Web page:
DoD Buzz

Navy Outlines Plan to Solve Attack Submarine Shortage

The Virginia-class attack submarine USS Virginia (SSN 774) departs Naval Submarine Base New London for a six-month deployment, August 13, 2013. (U.S. Navy photo/Jason J. Perry)
The Virginia-class attack submarine USS Virginia (SSN 774) departs Naval Submarine Base New London for a six-month deployment, August 13, 2013. (U.S. Navy photo/Jason J. Perry)

Lawmakers on Tuesday pressed U.S. Navy officials to explain what the service is doing to fix its shortage of attack submarines.

Navy officials testified to the Senate Armed Services Committee's subcommittee on Seapower that the service is on track to achieve a 355-ship fleet by 2034.

Lawmakers, however, were concerned about the more immediate problem of the Navy's submarine shortfall.

Sen. Mike Rounds, R-South Dakota, said that retired Adm. Harry Harris, former head of U.S. Pacific command, had testified that "only half his requirement for attack submarines in the Pacific theater was being met."

"This challenge will only grow worse in the 2020s as attack submarines retire at a faster rate," Rounds said. "How is the Navy planning to mitigate the attack submarine shortfall in the 2020s?"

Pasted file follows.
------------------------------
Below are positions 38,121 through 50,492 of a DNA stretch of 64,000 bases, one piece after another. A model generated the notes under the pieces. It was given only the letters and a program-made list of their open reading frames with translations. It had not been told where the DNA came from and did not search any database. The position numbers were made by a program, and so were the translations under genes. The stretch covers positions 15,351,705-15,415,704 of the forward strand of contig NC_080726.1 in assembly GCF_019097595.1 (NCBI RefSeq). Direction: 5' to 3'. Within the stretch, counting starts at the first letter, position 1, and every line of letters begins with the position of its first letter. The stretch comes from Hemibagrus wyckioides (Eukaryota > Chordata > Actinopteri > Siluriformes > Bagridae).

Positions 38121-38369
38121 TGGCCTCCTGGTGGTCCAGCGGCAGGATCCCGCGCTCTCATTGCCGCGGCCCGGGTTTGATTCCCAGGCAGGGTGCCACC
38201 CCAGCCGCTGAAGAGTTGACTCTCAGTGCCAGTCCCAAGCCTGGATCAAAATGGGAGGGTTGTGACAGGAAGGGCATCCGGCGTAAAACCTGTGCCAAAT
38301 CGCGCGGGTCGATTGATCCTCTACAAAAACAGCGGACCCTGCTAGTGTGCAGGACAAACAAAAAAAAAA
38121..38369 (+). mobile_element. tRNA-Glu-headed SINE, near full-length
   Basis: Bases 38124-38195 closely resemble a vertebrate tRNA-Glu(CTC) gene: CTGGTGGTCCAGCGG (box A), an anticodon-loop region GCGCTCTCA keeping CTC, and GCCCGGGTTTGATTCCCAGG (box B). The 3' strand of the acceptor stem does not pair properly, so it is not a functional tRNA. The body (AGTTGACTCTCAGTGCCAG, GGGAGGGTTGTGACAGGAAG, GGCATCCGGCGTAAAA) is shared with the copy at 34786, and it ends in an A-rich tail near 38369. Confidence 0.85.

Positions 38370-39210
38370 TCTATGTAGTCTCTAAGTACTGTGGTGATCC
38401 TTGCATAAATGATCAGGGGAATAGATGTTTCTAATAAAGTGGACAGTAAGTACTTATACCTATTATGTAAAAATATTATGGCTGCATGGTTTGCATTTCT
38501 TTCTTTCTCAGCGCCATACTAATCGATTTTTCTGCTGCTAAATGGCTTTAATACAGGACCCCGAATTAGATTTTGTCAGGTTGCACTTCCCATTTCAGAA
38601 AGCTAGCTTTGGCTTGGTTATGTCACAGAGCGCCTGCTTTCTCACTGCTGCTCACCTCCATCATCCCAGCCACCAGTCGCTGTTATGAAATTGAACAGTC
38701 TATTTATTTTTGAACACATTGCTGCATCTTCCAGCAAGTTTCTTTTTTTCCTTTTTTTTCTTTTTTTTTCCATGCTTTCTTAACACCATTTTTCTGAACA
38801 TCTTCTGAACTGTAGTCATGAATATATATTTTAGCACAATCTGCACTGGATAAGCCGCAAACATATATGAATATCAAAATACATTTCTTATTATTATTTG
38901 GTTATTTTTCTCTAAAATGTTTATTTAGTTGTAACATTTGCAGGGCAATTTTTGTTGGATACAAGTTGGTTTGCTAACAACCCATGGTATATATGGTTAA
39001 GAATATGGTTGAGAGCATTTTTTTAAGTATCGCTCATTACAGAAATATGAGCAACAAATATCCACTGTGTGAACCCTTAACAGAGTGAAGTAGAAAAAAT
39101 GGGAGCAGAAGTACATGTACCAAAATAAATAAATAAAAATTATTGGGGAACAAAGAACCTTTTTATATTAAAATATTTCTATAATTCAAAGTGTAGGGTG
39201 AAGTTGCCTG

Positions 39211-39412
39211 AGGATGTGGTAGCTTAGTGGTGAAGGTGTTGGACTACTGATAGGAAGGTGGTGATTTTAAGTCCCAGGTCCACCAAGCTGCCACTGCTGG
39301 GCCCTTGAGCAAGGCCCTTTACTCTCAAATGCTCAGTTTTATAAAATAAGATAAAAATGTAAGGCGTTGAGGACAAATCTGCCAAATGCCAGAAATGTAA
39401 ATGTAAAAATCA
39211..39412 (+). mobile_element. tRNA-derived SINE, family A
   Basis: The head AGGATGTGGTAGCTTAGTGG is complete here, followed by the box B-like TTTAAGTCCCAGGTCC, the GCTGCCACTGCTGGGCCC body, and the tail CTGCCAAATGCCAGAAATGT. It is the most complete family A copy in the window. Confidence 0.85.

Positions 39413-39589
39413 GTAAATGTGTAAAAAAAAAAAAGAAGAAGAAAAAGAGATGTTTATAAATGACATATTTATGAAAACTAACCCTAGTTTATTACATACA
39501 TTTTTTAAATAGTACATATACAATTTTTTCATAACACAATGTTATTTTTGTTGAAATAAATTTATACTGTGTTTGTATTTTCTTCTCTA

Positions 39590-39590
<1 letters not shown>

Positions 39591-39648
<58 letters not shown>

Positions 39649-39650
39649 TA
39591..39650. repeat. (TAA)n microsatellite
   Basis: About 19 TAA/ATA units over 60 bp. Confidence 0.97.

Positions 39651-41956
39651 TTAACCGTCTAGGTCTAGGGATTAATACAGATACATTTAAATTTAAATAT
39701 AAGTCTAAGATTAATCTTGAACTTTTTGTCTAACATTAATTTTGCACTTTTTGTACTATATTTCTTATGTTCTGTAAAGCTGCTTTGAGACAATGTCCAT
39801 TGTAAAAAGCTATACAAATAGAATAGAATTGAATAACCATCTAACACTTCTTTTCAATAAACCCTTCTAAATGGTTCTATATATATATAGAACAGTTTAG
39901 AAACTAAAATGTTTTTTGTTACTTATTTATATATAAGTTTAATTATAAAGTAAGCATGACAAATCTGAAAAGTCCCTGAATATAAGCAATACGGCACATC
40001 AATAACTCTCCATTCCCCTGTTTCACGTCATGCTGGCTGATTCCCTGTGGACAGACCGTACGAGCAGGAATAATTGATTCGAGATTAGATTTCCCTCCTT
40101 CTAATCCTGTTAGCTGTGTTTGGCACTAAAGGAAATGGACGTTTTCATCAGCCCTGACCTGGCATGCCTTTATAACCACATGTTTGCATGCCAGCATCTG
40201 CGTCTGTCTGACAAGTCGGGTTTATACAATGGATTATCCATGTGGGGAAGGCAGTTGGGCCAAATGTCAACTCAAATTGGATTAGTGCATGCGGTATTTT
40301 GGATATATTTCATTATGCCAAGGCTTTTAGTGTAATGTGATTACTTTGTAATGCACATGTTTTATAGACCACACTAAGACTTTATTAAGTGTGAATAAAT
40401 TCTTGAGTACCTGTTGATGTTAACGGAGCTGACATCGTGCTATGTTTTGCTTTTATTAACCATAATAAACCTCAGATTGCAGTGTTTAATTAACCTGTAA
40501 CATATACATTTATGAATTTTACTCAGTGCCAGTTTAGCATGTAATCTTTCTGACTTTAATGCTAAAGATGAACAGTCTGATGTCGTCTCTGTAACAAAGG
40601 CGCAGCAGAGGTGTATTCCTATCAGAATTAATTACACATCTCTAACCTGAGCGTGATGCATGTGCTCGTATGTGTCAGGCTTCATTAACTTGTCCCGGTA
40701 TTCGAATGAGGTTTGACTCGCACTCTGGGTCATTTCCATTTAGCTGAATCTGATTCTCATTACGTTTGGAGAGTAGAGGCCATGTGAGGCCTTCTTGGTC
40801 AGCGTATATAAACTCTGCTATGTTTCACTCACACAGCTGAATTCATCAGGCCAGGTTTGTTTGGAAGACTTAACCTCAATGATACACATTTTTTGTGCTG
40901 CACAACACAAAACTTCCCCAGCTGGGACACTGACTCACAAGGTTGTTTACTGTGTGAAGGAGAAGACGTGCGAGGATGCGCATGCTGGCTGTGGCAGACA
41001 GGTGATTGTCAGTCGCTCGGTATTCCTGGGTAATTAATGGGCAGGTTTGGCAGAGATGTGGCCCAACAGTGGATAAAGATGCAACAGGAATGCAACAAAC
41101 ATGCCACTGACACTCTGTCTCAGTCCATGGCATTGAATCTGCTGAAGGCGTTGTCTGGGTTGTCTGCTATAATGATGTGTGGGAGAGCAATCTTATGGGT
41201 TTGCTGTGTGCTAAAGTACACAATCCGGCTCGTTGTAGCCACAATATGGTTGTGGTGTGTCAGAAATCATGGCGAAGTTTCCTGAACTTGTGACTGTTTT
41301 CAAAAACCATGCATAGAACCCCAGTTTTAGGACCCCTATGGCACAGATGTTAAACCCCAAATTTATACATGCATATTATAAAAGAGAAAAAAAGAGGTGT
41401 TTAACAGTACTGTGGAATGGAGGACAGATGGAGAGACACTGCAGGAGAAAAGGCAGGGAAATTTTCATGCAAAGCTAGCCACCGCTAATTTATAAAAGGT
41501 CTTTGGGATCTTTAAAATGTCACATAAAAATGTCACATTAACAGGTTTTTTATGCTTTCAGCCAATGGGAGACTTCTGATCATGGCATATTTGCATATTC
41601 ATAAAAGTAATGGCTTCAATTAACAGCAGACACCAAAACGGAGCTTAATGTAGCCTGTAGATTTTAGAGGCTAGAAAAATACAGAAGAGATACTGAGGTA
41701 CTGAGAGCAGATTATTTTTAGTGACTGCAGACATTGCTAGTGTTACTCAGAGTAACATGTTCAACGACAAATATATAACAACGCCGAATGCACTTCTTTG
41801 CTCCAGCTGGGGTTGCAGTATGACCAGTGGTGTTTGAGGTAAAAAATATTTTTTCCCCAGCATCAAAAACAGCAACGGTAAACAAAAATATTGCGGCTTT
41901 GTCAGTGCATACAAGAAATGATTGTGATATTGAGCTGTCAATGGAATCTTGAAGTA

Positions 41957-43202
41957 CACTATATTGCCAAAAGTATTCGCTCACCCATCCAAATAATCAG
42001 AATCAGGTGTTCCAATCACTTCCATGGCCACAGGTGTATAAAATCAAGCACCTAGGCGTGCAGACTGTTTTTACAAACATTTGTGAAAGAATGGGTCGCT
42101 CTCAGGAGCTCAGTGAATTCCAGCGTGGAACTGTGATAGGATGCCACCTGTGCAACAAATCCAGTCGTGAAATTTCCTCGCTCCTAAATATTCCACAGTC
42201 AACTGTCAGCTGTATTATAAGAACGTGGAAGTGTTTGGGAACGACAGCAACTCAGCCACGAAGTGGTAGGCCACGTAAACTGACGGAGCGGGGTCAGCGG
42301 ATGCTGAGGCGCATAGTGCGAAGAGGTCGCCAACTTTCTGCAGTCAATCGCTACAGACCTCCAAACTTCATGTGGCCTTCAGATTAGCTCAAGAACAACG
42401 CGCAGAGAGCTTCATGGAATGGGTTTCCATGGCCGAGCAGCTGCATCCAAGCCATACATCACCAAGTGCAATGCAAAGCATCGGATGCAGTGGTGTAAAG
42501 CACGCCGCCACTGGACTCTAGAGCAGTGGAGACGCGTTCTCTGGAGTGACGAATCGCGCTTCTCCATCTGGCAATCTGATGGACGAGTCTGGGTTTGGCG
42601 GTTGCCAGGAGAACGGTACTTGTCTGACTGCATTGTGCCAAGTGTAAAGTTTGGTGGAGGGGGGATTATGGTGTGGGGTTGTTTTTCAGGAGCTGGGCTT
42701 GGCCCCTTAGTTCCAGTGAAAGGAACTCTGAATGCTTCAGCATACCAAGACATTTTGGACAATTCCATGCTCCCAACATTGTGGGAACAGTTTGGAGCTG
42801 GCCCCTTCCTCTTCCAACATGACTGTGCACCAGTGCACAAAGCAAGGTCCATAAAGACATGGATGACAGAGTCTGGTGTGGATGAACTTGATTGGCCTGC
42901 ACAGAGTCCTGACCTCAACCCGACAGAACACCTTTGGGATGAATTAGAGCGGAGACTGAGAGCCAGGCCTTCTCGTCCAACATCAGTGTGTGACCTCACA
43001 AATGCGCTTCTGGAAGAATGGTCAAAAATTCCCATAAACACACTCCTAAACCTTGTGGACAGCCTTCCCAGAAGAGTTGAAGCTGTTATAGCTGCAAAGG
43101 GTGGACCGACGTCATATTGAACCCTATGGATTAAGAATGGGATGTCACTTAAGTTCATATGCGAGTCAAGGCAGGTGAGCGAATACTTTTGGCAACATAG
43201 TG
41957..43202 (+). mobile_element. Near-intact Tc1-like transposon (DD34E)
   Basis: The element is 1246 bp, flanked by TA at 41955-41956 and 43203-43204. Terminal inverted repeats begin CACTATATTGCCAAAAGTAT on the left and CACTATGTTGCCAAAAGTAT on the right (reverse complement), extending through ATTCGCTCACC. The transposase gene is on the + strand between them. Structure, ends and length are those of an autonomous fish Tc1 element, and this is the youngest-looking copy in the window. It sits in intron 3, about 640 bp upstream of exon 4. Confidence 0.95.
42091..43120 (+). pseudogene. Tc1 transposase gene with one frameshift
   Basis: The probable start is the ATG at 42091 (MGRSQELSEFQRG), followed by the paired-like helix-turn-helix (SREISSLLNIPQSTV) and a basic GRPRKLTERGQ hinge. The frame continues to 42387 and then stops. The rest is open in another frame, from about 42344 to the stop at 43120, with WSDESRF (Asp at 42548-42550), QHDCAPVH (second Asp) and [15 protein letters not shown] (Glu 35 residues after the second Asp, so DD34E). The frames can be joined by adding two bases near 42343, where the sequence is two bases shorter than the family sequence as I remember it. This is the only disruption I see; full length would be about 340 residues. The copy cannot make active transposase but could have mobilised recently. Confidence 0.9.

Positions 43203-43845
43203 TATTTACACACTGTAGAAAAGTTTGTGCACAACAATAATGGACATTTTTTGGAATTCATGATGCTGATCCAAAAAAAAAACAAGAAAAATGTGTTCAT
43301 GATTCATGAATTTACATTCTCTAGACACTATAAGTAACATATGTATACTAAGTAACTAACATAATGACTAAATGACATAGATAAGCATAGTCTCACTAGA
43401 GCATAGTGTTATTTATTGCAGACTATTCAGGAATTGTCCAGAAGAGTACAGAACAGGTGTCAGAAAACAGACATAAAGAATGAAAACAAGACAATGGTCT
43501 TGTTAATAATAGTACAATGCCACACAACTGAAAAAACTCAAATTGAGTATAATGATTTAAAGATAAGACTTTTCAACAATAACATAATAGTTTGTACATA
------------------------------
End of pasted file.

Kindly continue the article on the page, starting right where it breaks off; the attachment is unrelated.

James Geurts, assistant secretary of the Navy for research, development and acquisition, said the most "looming shortfall ahead of us in terms of capability is in attack subs."

Geurts said the service is ramping up Virginia-class submarine production to two per year, with the potential of producing more than two down the road.

The Navy is also looking at where it can do "service-life extensions on some of our existing submarines," he said.

Sen. Richard Blumenthal, D-Connecticut, referring to a recent Government Accountability Office report on maintenance delays in the attack sub fleet, said that since "2008, 14 attack submarines have spent a combined 61 months -- 1,891 days -- idling while waiting to enter ship yards for maintenance."

"We need action now to address the backlog that is bad for our national security and the harmful impact on our industrial base," he said. "We have been talking about this maintenance backlog for a year with no clear solution in sight."

As part of a larger, 30-year ship repair/sustainment plan the Navy plans to release this year, Geurts said he intends to make submarines a high priority.

"Going forward under the new role this committee provided me to oversee sustainment readiness, I am really focused on getting predictability and advanced planning in the readiness area for ship repair, with a particular focus on submarines," he said.

Currently, the Navy has four submarines in "maintenance availabilities" and the service plans to award at least two more "into private yards" next year, Geurts said, adding that the requests for proposal for those efforts are scheduled to go out by next summer.

"My strategic approach to this is balancing out that work and getting predictability into the maintenance plan, so that we have capacity to get those ships both in and out of those availabilities on time, to give the combatant commanders the capability they need," he said.

-- Matthew Cox can be reached at matthew.cox@military.com.

Show Full Article

Most Popular Military News